Aleksander Leczkowski


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Prepositions Matter in Quantifier Scope Disambiguation
Aleksander Leczkowski | Justyna Grudzińska | Manuel Vargas Guzmán | Aleksander Wawer | Aleksandra Siemieniuk
Proceedings of the 29th International Conference on Computational Linguistics

Although it is widely agreed that world knowledge plays a significant role in quantifier scope disambiguation (QSD), there has been only very limited work on how to integrate this knowledge into a QSD model. This paper contributes to this scarce line of research by incorporating into a machine learning model our knowledge about relations, as conveyed by a manageable closed class of function words: prepositions. For data, we use a scope-disambiguated corpus created by AnderBois, Brasoveanu and Henderson, which is additionally annotated with prepositional senses using Schneider et al’s Semantic Network of Adposition and Case Supersenses (SNACS) scheme. By applying Manshadi and Allen’s method to the corpus, we were able to inspect the information gain provided by prepositions for the QSD task. Statistical analysis of the performance of the classifiers, trained in scenarios with and without preposition information, supports the claim that prepositional senses have a strong positive impact on the learnability of automatic QSD systems.


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Comparing learnability of two dependency schemes: ‘semantic’ (UD) and ‘syntactic’ (SUD)
Ryszard Tuora | Adam Przepiórkowski | Aleksander Leczkowski
Findings of the Association for Computational Linguistics: EMNLP 2021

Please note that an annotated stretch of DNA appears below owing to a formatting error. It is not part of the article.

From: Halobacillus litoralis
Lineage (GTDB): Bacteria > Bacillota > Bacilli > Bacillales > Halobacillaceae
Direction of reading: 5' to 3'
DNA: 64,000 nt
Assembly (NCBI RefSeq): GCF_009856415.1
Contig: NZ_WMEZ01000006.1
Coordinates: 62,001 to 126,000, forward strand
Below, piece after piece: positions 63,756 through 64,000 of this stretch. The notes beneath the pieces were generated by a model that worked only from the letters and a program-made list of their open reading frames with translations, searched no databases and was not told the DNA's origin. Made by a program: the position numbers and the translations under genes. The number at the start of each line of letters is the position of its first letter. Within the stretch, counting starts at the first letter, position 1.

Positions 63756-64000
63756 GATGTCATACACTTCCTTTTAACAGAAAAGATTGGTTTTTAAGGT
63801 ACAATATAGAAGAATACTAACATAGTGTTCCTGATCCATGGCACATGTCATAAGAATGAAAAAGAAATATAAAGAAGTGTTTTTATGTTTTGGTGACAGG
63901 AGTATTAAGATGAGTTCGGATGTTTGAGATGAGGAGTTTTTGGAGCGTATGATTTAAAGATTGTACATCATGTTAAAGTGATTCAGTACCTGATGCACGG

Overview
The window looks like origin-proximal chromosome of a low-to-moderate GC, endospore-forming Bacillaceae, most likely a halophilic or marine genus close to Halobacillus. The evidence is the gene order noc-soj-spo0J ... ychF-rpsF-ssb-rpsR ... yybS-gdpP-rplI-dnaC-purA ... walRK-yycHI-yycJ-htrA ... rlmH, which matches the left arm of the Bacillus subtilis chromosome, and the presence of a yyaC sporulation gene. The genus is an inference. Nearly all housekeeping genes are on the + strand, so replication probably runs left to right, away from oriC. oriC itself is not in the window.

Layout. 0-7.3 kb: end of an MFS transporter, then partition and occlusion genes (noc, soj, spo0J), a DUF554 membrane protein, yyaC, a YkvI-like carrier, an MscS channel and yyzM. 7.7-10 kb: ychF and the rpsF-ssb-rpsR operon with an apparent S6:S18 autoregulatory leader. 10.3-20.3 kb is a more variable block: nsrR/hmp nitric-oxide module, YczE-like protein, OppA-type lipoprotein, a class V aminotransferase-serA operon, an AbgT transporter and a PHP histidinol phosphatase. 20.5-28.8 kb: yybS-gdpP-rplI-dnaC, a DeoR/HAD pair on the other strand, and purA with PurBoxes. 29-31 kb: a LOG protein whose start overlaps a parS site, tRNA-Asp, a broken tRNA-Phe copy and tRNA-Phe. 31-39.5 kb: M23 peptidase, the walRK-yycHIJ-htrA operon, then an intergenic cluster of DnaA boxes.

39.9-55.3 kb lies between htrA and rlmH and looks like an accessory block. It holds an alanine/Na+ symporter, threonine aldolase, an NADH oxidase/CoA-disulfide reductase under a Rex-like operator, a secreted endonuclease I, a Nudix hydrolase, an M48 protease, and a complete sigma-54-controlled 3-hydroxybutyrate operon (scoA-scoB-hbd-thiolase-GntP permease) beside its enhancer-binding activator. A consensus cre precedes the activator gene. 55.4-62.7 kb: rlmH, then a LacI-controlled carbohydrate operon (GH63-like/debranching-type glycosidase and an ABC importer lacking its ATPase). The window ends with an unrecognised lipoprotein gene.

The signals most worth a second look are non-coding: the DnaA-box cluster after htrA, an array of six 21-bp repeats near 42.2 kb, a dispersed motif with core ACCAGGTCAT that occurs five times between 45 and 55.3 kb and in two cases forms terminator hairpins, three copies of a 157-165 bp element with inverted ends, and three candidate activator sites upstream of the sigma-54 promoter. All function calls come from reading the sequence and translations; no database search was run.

This paper contributes to the thread of research on the learnability of different dependency annotation schemes: one (‘semantic’) favouring content words as heads of dependency relations and the other (‘syntactic’) favouring syntactic heads. Several studies have lent support to the idea that choosing syntactic criteria for assigning heads in dependency trees improves the performance of dependency parsers. This may be explained by postulating that syntactic approaches are generally more learnable. In this study, we test this hypothesis by comparing the performance of five parsing systems (both transition- and graph-based) on a selection of 21 treebanks, each in a ‘semantic’ variant, represented by standard UD (Universal Dependencies), and a ‘syntactic’ variant, represented by SUD (Surface-syntactic Universal Dependencies): unlike previously reported experiments, which considered learnability of ‘semantic’ and ‘syntactic’ annotations of particular constructions in vitro, the experiments reported here consider whole annotation schemes in vivo. Additionally, we compare these annotation schemes using a range of quantitative syntactic properties, which may also reflect their learnability. The results of the experiments show that SUD tends to be more learnable than UD, but the advantage of one or the other scheme depends on the parser and the corpus in question.